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> 3 angle valve job vs. 5 angle valve job
post Sep 23 2008, 08:53 PM
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New Hire
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can anyone explain to me why some ppl tell me that 5 angle valve jobs are more for track only cars, and why they wouldnt be very street worthy or reliable?
ive heard that if its goin to b drivin on the street more than the track then i need to go with a 3 angle....
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post Sep 24 2008, 12:09 AM
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For drag racing, it is worth the money. For a daily driver or a more street car, it is not worth it.


It is better to appear stupid then to open your mouth and remove all doubt.
Steal all that you can, yet take nothing. -- Simply put, if someone is willing to teach you, then be willing to learn and appreciate it.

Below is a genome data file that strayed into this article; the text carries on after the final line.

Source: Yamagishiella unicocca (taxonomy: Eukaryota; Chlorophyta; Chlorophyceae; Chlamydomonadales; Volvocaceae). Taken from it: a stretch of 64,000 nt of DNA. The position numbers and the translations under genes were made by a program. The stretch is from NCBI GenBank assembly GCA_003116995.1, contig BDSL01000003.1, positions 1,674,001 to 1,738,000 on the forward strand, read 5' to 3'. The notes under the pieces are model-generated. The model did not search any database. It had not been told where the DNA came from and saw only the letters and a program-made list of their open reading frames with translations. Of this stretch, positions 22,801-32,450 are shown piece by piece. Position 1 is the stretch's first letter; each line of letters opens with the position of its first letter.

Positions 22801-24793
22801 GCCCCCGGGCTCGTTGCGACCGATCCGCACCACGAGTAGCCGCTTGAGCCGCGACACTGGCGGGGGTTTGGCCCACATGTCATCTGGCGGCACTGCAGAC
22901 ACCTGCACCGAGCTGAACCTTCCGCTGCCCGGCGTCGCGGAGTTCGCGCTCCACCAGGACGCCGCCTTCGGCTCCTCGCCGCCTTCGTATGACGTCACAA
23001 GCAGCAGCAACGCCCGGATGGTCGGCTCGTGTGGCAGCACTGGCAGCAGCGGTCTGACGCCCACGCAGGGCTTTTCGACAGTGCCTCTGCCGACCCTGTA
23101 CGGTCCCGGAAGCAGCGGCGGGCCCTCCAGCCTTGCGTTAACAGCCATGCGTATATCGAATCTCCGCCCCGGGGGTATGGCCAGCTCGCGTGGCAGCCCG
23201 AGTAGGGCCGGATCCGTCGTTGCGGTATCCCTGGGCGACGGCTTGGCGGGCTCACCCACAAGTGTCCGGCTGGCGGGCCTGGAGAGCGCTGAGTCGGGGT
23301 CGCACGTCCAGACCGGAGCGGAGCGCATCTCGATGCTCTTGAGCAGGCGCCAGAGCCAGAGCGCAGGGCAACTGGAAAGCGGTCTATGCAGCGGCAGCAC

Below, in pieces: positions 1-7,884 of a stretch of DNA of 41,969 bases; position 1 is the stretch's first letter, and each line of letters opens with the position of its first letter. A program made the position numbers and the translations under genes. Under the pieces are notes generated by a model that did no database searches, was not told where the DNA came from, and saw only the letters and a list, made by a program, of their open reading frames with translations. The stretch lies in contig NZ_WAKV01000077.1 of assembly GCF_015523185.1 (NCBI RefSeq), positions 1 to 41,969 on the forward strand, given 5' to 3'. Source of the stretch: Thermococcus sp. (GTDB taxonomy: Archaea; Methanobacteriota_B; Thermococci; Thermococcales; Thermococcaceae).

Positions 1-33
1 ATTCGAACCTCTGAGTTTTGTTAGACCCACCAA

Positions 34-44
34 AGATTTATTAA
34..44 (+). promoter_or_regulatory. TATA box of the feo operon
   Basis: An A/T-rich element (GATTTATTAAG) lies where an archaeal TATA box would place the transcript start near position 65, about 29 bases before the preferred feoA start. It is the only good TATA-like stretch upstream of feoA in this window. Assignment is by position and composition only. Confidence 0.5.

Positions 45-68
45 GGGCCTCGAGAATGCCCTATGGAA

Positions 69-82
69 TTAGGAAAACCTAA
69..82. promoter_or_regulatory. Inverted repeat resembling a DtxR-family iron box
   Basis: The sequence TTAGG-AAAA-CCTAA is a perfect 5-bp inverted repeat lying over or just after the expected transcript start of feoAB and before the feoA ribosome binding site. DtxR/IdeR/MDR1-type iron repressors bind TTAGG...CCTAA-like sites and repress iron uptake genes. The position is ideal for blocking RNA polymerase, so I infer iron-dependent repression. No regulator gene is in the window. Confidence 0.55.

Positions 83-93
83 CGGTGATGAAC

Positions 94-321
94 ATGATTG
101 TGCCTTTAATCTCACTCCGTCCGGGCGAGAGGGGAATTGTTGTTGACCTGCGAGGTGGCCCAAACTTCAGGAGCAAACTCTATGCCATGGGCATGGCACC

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post Sep 26 2008, 12:22 AM
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It's the width of the seat that determines which is better for street or strip. Obviously for the street and valve sealing longevity you want the widest seat possible, so a three angle is considered the best. However, with a 5 angle job, the air transistions more smoothly around the valve head and that makes a bit more horsepower, but the valve sealing over the long haul isn't as good.

A wider seat transfers heat from the valve head to the head better. GM uses a single cut, the head is 45 degrees and the valve is 46 degrees, a three angle valve job will add horsepower over this arrangement and will give acceptable life, but the GM single cut will last longer. Honda uses a three angle on all of its engines, and gets maybe 250,000 miles out of a valve job. With a high quality valve, such as a Feria 6000 series, or Manley Pro-Flow, it doesn't seem to make any difference how many angles are cut.

I'd go with a three angle for the street and using stock valves.
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